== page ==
Reverend Al Sharpton, New York, May 30, 2008. Photographed by Job Ouma.
One of the great things of having transformed First into a primarily web-driven publication is the sheer joy of avoiding pagination meetings. These meetings often meant the painful elimination of content that we liked, but didn’t have space for within the 36-page limit of First’s original printed format. Some photographs, for instance, needed to be printed as sets in order to properly communicate their context, but with this new web toy of ours, those days are happily over.
Such is the case with this series of photographs featuring the Reverend Al Sharpton pedaling around Union Square in New York City with a slew of journalists running after him. Of course, such an occasion requires more than one photograph. We have to know more. So we asked the photographer, Job Ouma, what exactly was Al doing?
Q. Please introduce yourself?
A New Yorker with a third eye. I’m also known as Gray (Grey to some) leader of the Internet revolution. I can usually be found cruising the web talking with other photographers, or surfing with vagabonds.
I don’t exactly know how I stumbled upon photography. I can think my father though I think when he gave me this old Nikon N200 film camera that had something to do with it. Although years later a crackhead stole it along with all the lenses and flash head. But I’m back. Stronger than ever.
Q. How do I know you? How come you have so much software?
Haha. That’s my other passion. I don’t think there’s anything I can’t get my hands on. That’s actually how a lot of people know me. I’ve been at this since the days before 56k. So obtaining information and software is as easy as pie. But I promised I wouldn’t talk too much about that. I don’t think Adobe or Microsoft would be too happy.
Q. Where were these pictures of Rev. Al taken?
These photos were captured at Union Square Park, New York. It was one of many protests over the Sean Bell verdict. He, along with Sean Bell’s fiancee Nicole Paultre Bell, want justice. It was definitely a sight worth seeing. A cause worth supporting. So many people came out in their numbers and I finally got a chance to meet Al.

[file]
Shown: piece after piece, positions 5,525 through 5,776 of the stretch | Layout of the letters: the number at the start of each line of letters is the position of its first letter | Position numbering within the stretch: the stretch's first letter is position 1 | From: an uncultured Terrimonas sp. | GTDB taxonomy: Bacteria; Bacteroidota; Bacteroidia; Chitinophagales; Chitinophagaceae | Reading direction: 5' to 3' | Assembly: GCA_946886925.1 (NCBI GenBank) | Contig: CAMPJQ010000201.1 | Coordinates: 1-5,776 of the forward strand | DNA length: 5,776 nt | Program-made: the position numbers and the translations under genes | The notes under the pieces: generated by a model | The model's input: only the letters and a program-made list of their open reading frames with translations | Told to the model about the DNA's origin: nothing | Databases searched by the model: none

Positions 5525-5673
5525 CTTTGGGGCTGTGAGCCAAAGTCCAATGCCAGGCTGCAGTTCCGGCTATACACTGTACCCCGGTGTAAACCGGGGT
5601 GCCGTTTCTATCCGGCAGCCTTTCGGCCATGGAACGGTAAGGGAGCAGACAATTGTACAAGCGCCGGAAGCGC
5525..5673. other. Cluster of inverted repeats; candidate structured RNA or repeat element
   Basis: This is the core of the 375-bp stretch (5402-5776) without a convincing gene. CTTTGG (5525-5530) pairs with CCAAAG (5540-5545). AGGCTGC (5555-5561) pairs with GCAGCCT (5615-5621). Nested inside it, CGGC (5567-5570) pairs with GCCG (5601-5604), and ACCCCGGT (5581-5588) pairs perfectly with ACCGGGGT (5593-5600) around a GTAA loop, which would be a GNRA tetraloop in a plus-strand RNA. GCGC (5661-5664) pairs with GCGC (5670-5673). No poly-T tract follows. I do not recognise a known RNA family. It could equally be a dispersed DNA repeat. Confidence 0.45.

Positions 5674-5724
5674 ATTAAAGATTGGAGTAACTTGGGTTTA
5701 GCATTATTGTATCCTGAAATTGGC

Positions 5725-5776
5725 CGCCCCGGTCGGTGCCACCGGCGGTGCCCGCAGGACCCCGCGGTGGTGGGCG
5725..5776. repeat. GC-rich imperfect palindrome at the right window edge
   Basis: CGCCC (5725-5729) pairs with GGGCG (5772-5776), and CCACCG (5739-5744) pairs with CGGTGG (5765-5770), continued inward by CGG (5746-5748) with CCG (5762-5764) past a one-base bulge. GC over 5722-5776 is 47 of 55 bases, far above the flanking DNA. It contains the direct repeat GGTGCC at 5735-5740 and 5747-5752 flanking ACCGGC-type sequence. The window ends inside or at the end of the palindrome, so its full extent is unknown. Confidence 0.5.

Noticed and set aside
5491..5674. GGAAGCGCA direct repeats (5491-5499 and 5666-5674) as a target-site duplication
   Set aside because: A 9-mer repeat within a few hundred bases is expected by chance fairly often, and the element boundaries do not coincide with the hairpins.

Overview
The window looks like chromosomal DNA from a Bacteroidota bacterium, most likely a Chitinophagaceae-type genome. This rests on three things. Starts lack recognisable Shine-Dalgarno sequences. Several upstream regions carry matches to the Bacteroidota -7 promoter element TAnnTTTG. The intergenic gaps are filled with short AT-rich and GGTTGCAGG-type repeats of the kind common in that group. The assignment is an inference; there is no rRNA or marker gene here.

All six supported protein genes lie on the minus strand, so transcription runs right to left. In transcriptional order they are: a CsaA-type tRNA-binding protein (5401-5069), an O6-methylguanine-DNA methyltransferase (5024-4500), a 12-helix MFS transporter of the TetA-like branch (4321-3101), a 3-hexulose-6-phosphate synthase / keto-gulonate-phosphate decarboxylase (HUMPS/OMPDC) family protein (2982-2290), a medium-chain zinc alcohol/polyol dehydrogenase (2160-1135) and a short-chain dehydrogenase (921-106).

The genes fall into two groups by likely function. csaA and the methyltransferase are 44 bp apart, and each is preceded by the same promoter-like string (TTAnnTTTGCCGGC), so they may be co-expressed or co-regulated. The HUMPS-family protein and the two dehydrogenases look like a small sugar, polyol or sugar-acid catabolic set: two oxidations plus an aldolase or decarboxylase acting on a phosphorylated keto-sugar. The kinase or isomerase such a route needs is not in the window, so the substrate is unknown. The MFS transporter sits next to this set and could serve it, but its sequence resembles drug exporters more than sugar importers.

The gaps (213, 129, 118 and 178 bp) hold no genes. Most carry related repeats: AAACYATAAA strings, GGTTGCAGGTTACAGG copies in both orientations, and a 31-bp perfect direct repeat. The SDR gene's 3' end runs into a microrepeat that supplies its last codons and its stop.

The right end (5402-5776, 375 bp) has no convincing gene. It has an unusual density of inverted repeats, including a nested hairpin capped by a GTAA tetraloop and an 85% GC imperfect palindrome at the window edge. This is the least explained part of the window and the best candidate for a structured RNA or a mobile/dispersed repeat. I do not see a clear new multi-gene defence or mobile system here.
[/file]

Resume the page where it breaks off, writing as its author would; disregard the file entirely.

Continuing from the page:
Q. Why did he get on a bicycle?
Ha! Can you believe they doubted Al knew how to ride a bike? They even said he was out of shape. I actually think it was Sean Bell’s father who initially provoked the idea. So, Al took the challenge and got on the bike and he sped off without second thoughts. I gotta tell ya: Al looked like he was in shape because he just kept going and going and going. I couldn’t keep up!
Part of the reason why the cyclists were there were for the Critical Mass bike ride around the city. Critical Mass is a rally held on the last Friday of every month worldwide. On this particular Friday the bicyclists teamed up with Al to ride in protest of the Sean Bell verdict and demand justice.
Q. How far did he ride on the bicycle?
He went around a two block radius I believe. I couldn’t keep up. Al was determined to speed off and make everyone else catch up to him. And that he did.
Q. You don’t actually like cyclists do you?
I actually do. My older brother is a cyclist. I used to be one too until my younger brother had my bike stolen. It was an expensive Gary Fisher mountain bike. I’d like to get another one. It’s summer time. I can be the mad cyclist photographer.
Q. How long have you been into photography?
A year with a DSLR and another two years prior to that with a point and shoot. The thing about point and shoots is that they are so small. I kept losing those little things. I’ve gone through three expensive compact cameras until one day I had enough. Within the same month I went out and bought a Canon DSLR.
That was roughly a year ago. But even prior to that I always had this interest. Shame it took me this long to finally dive into it passionately.
Link Job Ouma at his new website HERE
See the video of Al riding his bike HERE